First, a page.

GDP Price Deflator

What is the ‘GDP Price Deflator’

GDP price deflator is an economic metric that accounts for inflation by converting output measured at current prices into constant-dollar GDP. This specific deflator shows how much a change in the base year’s GDP relies upon changes in the price level. The GDP price deflator is also known as the “implicit price deflator.”

Explaining ‘GDP Price Deflator’

The GDP price deflator is an economic measure of inflation and is derived by dividing nominal GDP by real GDP, and then multiplying by 100. It is important because an economy’s nominal GPD differs from its real GDP in that nominal GDP includes inflation, while real GDP does not. Therefore, the GDP price deflator measures the difference between real GDP and nominal GDP, which can also be used as a measure for price inflation.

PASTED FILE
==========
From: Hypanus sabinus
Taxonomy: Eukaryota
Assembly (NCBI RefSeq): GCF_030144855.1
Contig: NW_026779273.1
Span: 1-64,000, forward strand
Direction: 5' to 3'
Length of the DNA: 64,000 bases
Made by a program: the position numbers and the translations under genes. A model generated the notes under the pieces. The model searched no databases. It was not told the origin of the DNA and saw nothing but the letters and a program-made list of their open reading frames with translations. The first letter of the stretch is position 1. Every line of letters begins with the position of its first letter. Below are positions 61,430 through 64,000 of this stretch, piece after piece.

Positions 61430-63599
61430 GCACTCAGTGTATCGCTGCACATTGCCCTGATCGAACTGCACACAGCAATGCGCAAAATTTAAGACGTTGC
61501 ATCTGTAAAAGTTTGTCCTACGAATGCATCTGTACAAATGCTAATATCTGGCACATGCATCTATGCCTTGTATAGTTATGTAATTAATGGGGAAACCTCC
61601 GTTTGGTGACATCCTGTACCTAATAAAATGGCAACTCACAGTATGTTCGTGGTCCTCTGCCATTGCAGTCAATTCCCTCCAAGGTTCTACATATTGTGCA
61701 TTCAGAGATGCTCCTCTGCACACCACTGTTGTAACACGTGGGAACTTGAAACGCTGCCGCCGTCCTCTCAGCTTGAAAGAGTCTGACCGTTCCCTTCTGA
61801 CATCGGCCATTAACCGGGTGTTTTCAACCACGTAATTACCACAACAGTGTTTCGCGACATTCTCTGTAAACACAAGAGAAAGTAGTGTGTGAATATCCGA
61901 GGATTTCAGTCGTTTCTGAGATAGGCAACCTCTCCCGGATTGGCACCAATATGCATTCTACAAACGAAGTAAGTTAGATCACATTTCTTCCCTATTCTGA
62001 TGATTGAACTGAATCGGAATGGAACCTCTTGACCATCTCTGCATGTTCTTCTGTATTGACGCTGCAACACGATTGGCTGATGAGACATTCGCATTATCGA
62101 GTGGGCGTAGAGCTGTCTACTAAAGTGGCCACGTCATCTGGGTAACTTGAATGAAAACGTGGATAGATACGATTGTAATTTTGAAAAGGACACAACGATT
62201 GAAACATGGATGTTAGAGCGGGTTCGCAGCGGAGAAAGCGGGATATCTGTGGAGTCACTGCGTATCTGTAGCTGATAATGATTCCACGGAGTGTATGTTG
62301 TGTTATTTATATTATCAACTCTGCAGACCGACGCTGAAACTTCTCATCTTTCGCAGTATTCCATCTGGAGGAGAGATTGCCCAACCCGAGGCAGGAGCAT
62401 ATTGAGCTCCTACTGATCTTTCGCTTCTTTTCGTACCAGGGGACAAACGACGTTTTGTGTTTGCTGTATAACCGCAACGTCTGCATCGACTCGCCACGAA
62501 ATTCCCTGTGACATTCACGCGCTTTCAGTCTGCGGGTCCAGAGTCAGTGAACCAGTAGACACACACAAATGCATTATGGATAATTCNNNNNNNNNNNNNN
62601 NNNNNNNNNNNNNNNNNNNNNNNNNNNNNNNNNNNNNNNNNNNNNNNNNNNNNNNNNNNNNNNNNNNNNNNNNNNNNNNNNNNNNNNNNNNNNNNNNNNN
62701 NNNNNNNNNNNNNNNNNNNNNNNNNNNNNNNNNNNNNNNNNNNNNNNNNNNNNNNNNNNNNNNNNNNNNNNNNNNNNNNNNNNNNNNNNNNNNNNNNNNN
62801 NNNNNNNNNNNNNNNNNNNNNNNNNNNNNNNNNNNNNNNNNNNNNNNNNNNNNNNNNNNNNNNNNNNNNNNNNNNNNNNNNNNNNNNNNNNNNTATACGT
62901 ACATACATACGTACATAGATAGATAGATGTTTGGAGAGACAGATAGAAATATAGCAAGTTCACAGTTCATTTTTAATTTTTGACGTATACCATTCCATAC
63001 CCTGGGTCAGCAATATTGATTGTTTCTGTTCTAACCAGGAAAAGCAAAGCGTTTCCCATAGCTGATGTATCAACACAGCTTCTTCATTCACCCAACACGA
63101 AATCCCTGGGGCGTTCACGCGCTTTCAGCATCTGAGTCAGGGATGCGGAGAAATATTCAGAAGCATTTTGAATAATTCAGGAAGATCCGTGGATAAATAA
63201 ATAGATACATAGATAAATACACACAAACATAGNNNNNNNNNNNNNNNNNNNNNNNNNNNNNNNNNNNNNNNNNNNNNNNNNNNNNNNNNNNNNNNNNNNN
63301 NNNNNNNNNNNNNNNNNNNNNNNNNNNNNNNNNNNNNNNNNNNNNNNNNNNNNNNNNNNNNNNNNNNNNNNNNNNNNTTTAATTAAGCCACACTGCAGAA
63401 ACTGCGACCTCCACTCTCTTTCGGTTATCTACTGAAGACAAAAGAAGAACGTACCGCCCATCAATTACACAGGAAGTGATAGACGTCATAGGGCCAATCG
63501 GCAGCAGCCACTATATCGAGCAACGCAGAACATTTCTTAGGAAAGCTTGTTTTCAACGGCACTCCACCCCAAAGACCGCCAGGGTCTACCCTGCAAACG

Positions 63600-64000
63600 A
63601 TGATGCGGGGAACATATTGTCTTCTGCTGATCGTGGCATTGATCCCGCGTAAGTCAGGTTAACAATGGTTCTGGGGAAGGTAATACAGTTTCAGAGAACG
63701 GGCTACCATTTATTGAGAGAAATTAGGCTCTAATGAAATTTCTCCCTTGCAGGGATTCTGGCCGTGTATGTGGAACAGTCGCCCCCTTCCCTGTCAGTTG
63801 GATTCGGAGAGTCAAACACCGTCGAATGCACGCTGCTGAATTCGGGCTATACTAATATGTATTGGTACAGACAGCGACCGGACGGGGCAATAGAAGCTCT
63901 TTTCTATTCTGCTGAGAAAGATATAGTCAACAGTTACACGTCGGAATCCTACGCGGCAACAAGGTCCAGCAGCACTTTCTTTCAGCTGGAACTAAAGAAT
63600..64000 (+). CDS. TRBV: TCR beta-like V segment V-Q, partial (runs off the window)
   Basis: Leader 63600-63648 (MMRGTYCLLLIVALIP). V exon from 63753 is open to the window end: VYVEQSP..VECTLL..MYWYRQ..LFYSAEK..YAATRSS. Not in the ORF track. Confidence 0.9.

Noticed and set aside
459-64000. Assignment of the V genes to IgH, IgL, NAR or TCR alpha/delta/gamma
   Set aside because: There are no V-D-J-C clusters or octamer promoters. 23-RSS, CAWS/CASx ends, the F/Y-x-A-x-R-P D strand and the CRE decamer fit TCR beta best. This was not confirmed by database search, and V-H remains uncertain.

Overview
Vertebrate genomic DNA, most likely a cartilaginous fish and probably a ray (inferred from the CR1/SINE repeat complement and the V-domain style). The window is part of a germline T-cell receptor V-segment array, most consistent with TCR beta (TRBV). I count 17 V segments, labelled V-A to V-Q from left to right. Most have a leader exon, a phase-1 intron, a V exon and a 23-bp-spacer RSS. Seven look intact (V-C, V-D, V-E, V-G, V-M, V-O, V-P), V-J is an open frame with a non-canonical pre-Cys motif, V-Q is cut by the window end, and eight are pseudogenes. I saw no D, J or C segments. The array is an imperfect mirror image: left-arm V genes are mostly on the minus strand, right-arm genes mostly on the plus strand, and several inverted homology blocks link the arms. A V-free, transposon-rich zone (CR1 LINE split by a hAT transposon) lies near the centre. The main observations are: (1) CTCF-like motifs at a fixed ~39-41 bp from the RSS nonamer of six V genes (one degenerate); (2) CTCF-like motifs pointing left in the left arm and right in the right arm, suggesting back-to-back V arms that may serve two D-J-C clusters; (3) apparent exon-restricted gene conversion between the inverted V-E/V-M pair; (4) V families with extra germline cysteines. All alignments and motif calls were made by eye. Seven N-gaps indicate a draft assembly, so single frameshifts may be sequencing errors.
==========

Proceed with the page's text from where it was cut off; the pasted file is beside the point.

The GDP Price Deflator Versus the Consumer Price Index

There are indexes other than the GDP that help measure an economy’s inflation. Many of these alternatives are based on a fixed basket of goods. The consumer price index (CPI), for example, measures the level of retail prices of goods and services at a specific point in time. The CPI is considered by some to be one of the most relevant inflation measures in that it reflects any changes to a consumer’s cost of living.

Further Reading

  • The financial and economic crisis of 2008: A systemic crisis of neoliberal capitalism – [PDF]
  • On the use of high-frequency economic information to anticipate the current quarter GDP: A study case for Mexico – [PDF]
  • Financial deepening and economic development of Nigeria: An empirical investigation – [PDF]
  • Analysis of the effect of inflation, interest rates, and exchange rates on Gross Domestic Product (GDP) in Indonesia – [PDF]
  • Financial intermediation and economic performance: historical evidence from five industrialized countries – [PDF]
  • Financial conditions indexes: A fresh look after the financial crisis – [PDF]
  • Oil price shocks and the US economy: Where does the asymmetry originate? – [PDF]
  • Japan's financial crisis and economic stagnation – [PDF]